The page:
An experienced police officer has urged a Comanchero gang nominee to turn his back on bikie life, warning it is only a matter of time before he upsets the wrong person and becomes a target.
But Acting Sergeant Daniel Vickers says he expects his advice will not register with Jaymie Leam Turner, who was jailed on Wednesday for offences including threatening to kill the officer.
Turner's latest offending took place in the early hours of July 19, after a wild nightclub brawl that included the stabbing death of Canberra Comanchero commander Pitasoni Ulavalu.
The 30-year-old was not present for the fight, but arrived outside Kokomo's in Civic as others tried in vain to revive his friend and employer.
He repeatedly tried to breach a police cordon; actions Magistrate Glenn Theakston said had served only to distract emergency services from their efforts to perform CPR.
Turner also screamed violent threats and swung an arm at police who were trying to keep him back, before pushing an officer in the chest.
A "random" member of the public then called out to Turner, who ran across the road and punched this man in the face while yelling, "Shut the f--- up, c---".
Turner sought to explain this by saying the man was shouting that Mr Ulavalu had got what he deserved.
He was arrested and taken to the ACT Watch House, where Acting Sergeant Vickers informed him that Mr Ulavalu had died.
Turner responded with a tirade, yelling: "F---en dog. I'm going to find your kids and your partner and I'm going to f--- them all up. I'm gonna wait outside the station and watch where you live, and I will f---en shoot you. F--- you. You have no idea what's going to happen to you, c---. No idea. F--- you. You think I give a f---."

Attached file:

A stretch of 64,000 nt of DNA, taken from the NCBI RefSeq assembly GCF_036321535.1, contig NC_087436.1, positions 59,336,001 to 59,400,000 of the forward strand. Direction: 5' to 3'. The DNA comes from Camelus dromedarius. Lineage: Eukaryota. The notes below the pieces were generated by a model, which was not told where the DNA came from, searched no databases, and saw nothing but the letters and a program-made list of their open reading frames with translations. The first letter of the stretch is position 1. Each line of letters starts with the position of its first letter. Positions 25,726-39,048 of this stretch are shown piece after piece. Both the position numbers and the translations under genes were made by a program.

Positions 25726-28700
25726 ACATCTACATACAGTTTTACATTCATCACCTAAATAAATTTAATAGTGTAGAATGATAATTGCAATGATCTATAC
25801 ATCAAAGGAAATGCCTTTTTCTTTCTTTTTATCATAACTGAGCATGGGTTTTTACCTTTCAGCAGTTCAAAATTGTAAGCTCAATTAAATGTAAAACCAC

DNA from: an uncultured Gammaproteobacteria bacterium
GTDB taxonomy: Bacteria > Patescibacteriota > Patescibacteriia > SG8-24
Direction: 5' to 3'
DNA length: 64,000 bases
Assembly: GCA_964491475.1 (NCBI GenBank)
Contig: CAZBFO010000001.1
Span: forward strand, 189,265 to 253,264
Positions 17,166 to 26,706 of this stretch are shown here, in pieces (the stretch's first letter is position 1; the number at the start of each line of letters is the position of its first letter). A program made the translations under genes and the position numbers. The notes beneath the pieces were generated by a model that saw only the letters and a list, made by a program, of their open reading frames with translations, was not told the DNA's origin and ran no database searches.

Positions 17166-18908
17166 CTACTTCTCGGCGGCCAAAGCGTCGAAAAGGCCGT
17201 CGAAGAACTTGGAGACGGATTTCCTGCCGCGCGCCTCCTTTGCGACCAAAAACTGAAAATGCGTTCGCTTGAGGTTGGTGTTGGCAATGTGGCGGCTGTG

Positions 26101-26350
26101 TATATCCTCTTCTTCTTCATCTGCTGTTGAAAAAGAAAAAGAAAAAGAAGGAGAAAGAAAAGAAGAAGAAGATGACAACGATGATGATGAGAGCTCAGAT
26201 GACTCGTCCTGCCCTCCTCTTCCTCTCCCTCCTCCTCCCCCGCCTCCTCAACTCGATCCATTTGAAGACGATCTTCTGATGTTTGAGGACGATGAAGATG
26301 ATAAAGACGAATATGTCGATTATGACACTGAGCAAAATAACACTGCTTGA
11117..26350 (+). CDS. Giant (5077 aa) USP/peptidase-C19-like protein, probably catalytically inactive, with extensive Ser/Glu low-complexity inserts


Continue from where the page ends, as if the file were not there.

The 30-year-old subsequently pleaded guilty to charges of affray and threatening to kill.
At Turner's sentencing in the ACT Magistrates Court on Wednesday, Acting Sergeant Vickers said the threats he was subjected to had caused significant disruptions for his family.
He told the court he knew from 23 years as a police officer what outlaw motorcycle gangs were capable of, and he therefore took the threats very seriously.
His family had become hypervigilant about things like locking doors, he said, while his children had lost a degree of their independence because the family's behaviours and home security set-up had changed.
Acting Sergeant Vickers said he expected Turner would not listen, but he urged the 30-year-old to renounce his gang ties.
The officer said his experience had taught him that gangsters often turned on their fellows with little hesitation and frightening consequences.
The court heard on Wednesday that Turner had been subject to a good behaviour order for a different affray when he committed these offences, and that he had been in custody since his arrest.
In sentencing, Mr Theakston acknowledged that Turner had been understandably upset about the death of his friend, but said this did not condone his "disproportionate response" to the circumstances.
The magistrate said the threats against Acting Sergeant Vickers were "deliberate and very, very focused", and that Turner had clearly intended to trigger fear.
Turner's words were "hardly fanciful", Mr Theakston said, having come in the context of the victim knowing that outlaw motorcycle gangs had been involved in shootings at Canberra homes.
Mr Theakston sentenced Turner to eight months in jail, with the sentence to be suspended once the gang nominee has spent four months behind bars.
With time already served on remand, Turner will be released from custody on November 18.
Mr Theakston also ordered that Turner must not associate with any outlaw motorcycle gang members for nine months once he leaves jail.